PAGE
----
As for the Police, they now have to show their integrity. In the orbit of the Lord Advocate they must dispel absolutely any notion of bias. Again Salmond says he believes they will do so. Government has been shown to be murky, and then some. Traduced in the eyes of the public. But the Courts and the Police can shine and show in due course there is justice and fairness by investigating and revising with impeccable honesty.

    Liked by 4 people

  8. This is a useful article from the point of view of the comparisons between the two different inquiries.

    However, it is riddled with bad grammar errors (possibly due to insufficient proof reading) and misleading ones at that. The most obvious error relates to the women’s complaints here “.. the Government that took their complaint, albeit with their consent, to the Crown Office.” This should obviously read “.. WITHOUT their consent,..” Any unscrupulous actor could quote this in bad faith at some point in the future.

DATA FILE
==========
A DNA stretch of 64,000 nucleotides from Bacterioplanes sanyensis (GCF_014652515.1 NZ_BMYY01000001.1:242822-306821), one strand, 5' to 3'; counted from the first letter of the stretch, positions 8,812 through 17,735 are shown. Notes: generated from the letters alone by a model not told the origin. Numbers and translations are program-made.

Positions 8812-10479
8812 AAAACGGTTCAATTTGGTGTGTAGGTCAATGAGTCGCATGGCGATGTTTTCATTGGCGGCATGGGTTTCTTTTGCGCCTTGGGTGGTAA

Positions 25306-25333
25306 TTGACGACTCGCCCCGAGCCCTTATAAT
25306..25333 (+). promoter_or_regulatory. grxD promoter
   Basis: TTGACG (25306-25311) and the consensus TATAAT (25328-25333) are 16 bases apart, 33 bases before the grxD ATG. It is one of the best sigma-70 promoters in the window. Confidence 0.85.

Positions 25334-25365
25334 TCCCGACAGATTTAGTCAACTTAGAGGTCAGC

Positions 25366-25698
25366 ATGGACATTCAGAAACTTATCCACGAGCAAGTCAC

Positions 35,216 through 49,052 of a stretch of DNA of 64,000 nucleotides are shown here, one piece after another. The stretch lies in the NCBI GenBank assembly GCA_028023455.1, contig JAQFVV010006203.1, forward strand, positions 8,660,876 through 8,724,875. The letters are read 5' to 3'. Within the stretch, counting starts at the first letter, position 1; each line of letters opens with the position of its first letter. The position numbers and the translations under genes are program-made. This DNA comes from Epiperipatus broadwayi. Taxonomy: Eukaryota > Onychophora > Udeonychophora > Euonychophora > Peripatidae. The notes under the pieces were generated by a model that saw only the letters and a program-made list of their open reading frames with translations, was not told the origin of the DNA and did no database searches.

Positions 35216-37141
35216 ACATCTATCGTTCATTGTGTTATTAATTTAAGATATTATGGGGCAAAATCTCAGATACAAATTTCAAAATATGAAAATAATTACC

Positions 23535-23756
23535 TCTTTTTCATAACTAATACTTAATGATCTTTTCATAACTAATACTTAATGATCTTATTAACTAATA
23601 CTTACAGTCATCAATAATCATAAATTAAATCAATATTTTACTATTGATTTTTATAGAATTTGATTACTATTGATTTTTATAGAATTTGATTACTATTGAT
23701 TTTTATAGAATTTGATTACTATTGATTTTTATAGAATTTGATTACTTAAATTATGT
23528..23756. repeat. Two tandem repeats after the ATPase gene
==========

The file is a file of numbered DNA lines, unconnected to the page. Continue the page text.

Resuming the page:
I’m a bit of a grammar/punctuation stickler, so I’ve noticed a great deal of this type of error in many blogs and replies to posts over a number of years.

    I’m loath to raise this since the article deals with a very important subject and deals with it well, but I have a real concern that misquotes are meat and drink to those who are not our friends. I would be more than happy to assist with proof reading or grammar correction for anyone who would like it.

    Liked by 1 person

  9. No sympathy for either of these women. One allowed herself to be manipulated into exploiting an issue that had been dealt with previously and honestly by Alex Salmond who could easily have denied it as there were no witnesses. She also allowed the ‘sleepy cuddle’ to grow arms and legs until it was distorted into some trust the conspirators could use as the basis for their plot.